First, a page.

But not only has Nature has designed our brains to crave novelty and challenge… As “novelty becomes more routine, so the stakes keep getting raised for more novelty….we must constantly seek higher levels of experience to maintain the same level of satisfaction.”

Okay, so it’s not exactly the same thing as my theory. His is “novelty becomes more routine”; mine is “less opportunity for small victories”. His “higher stakes”, my “more money”. But as far as I’m concerned, this research corroborates the theory I had twenty years ago in Israel. Just as Hollywood success is an addiction, so too is “the pursuit of happiness” – it’s all about the chase.

All of which leads me not to further reflection about John Locke and the Founding Fathers, but to the question with which I began this piece: why, after a lifetime of being Crackpot, have I suddenly made the acquaintance of the Zeitgeist? If it’s a result of my own hard work – having strayed off the main road I hacked through enough underbrush to find my way back – shouldn’t I feel more, well…satisfied? But what other explanation could there for my current standing on the Crackpot Scale? There’s only one I can think of and it’s this month’s Crackpot Theory:

The moon is in the seventh house. Jupiter’s aligned with Mars. It is the dawning of the Age of Aquarius.

Alex Lang Responds to “Satisfaction Guaranteed”

Having just returned from a three week trip to Israel, what struck me most about your story was the absence of fear. Sure, it was a hassle to get to Vared Ha’Galil; sure, you were schlepping through the backwoods of Israel; sure, you may not get to ride her horse, but you were never genuinely fearful of the people she met along the way. Indeed, when you saw another person, ” a fellow passenger or serial killer—or both” you followed him as he was “your only hope.” I doubt you would have done the same thing in Wyoming, California or North Carolina. It’s odd because traveling in Israel as an American Jew you find yourself doing things you would never do in the United States based on daily fear or paranoia. For example, growing up in California I would not dream of picking up a hitchhiker. In fact, I’d be really surprised if I even know anyone who has picked up a hitchhiker in the last 20 years. Oddly, however, as I was traveling through Israel in a rented car it seemed perfectly natural to pick up a hitchhiking soldiers, on leave for the day or weekend, and give them a ride. Never mind that these 18-20 year-old young men have machine guns, which they bring in your car, and travel in packs. I must admit I did have slight moments of panic where I would think that the young men in the backseat were only dressed as soldiers and were actually terrorists or psycho-killers who would leave us for dead on the side of the road and move on. But those moments would quickly pass—that’s American paranoia, not Israeli reality. This is not to say that there are no Israeli serial-killers (although I know of none). It’s only to say that despite the suicide bombings and presence of machine guns in public places, I oddly never felt safer anywhere in the world.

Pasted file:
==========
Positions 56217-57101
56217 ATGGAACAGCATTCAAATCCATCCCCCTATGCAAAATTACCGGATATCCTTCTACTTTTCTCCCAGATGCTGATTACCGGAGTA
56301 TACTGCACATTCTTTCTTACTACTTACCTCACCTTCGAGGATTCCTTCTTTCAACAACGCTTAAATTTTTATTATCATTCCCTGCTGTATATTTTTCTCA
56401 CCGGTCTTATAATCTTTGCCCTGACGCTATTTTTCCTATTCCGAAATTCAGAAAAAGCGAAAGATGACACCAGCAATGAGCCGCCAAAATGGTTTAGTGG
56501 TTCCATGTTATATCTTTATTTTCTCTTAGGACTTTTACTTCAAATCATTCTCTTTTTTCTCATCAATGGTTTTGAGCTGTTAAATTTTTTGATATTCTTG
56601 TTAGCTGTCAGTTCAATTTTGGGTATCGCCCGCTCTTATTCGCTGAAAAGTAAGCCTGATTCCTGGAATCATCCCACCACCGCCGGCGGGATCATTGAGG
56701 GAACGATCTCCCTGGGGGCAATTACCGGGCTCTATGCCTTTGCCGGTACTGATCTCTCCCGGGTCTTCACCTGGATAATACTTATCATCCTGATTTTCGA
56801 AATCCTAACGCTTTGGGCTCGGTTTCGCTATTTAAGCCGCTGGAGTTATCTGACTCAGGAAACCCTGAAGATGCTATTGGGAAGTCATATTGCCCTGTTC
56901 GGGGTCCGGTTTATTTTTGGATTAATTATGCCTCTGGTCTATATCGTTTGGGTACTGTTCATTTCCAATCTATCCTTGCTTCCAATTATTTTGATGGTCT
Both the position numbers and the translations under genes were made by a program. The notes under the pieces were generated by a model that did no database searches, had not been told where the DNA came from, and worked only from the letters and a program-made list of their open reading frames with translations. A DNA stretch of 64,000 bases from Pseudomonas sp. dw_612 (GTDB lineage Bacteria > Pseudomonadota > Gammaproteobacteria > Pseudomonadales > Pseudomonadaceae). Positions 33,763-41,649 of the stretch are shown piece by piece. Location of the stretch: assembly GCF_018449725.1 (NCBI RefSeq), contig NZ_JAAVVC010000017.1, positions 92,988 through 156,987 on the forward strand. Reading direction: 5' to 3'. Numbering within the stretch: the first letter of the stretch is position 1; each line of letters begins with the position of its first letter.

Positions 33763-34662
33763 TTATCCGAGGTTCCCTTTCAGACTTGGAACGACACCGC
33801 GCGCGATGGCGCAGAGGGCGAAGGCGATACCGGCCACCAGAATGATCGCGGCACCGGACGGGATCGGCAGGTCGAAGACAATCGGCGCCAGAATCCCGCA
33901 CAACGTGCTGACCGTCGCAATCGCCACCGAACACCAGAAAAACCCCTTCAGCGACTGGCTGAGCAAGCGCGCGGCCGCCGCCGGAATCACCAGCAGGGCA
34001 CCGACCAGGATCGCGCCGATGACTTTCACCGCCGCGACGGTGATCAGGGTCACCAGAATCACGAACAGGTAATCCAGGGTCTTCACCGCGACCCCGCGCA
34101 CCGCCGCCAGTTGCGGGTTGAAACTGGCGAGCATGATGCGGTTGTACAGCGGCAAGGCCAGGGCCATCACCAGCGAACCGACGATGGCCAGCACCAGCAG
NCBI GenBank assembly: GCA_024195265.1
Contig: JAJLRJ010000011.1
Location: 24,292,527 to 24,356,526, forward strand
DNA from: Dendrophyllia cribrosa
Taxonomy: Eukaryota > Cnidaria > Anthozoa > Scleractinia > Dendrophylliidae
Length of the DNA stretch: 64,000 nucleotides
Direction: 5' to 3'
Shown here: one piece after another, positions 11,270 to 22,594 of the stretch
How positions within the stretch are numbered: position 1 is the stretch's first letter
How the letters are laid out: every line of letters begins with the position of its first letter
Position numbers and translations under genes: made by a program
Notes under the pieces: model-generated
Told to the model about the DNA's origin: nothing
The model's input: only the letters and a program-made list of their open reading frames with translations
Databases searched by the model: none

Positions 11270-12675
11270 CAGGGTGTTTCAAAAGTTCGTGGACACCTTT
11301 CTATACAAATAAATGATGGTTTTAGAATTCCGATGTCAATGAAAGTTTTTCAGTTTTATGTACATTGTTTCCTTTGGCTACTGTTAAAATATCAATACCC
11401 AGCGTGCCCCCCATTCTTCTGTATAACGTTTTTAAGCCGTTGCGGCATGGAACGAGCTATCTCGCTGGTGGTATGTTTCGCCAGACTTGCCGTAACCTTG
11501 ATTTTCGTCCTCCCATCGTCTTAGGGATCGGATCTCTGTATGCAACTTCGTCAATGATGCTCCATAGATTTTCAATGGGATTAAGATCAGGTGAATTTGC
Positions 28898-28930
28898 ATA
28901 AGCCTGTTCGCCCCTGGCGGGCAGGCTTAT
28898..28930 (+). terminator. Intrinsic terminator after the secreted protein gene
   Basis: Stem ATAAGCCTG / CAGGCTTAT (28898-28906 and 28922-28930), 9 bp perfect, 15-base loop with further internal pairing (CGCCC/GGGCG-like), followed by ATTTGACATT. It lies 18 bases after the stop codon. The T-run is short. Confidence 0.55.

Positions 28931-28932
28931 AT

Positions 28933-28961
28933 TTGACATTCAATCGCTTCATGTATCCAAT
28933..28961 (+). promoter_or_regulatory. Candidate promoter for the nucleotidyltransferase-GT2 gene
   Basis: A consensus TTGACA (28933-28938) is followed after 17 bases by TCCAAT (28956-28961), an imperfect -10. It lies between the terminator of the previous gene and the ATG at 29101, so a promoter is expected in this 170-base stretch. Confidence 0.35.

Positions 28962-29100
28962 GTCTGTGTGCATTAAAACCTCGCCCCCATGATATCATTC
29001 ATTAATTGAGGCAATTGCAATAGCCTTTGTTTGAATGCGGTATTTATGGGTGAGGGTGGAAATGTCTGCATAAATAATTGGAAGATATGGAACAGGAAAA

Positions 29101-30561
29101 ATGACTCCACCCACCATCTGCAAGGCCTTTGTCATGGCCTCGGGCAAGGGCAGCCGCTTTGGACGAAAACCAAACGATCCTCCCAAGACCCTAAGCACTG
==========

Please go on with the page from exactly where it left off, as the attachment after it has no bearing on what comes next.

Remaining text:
Alex Lang is a lawyer whose paranoia causes her to avidly avoid local news, films like “The Silence of the Lambs,” and underground parking lots.

Marty Kaplan Responds to “Satisfaction Guaranteed”

When Jefferson worked on the Declaration of Independence, he used as a kind of rough draft the Virginia Declaration of Rights, writen by George Mason, which says “that all men are born equally free and independant [sic], and have certain inherent natural Rights … among which are the Enjoyment of Life and Liberty, with the Means of acquiring and possessing property, and pursueing and obtaining Happiness and Safety.”

One theory that a number of historians subscribe to is that Jefferson was trying to cut unnecessary words from the Mason text. In that reading, “happiness” isn’t something different from property; it’s a shorthand that includes “acquiring and possessing” it, as well as safety. In the eighteenth century, happiness—especially when philosophers used it—meant more than pleasure; it was a moral term. A happy life was a virtuous life.

As for your theory, as far as I understand it, it’s Cavafy’s idea in “Ithaca”: the journey, not the arrival, is what matters. There’s a whole academic industry that’s grown up around the meaning and pursuit of happiness. People who equate the accumulation of material goods with happiness are bound to discover that they’re on a “hedonic treadmill”; the more you get, and the more other people get, the more you need more. Desire may be a lovely motivation for success, but it’s also the enemy. My favorite approach is a take on Buddhism: The secret of happiness is to want what you have.

Marty Kaplan, Associate Dean, USC Annenberg School for Communication; Director, The Norman Lear Center; Host of “So What Else Is News?” on Air America Radio.

Jordan Susman Responds to “Satisfaction Guaranteed”

To paraphrase Bill Clinton: the question of whether one is a crackpot depends on the meaning of the word “crackpot.” For some people, a crackpot is anyone who proclaims to have a unifying theory of anything—because clearly no one theory can explain the miracles of existence, consciousness, love and pizza. For others, a crackpot is someone whose favorite game is playing dominoes with their own feces.

For me, a crackpot is someone who never seeks to follow their own bliss. A crackpot seeks the satisfaction s/he thinks s/he should have—not the satisfaction that makes them happy. In fact, the act of following one’s bliss conveys part of your central thesis. It is not assumed, or even hoped that you will reach a destination called “Bliss.” Instead, the satisfaction and the joy come from the following, just as the pursuit of happiness lies in the pursuit.

In your perpetual quest for satisfaction from the halls of Harvard to the shores of Galilee, by my definition, you’re not a crackpot. At least not yet. Therefore, you are sober as a judge.

ps: Vered Ha’galil is actually not in the Golan, but in the Galilee—conveniently located between the Lebanon border and the Golan Heights.

Jordan Susman is a recovering screenwriter and former reporter with the Voice of Israel in Jerusalem.

Drawings by Sonic.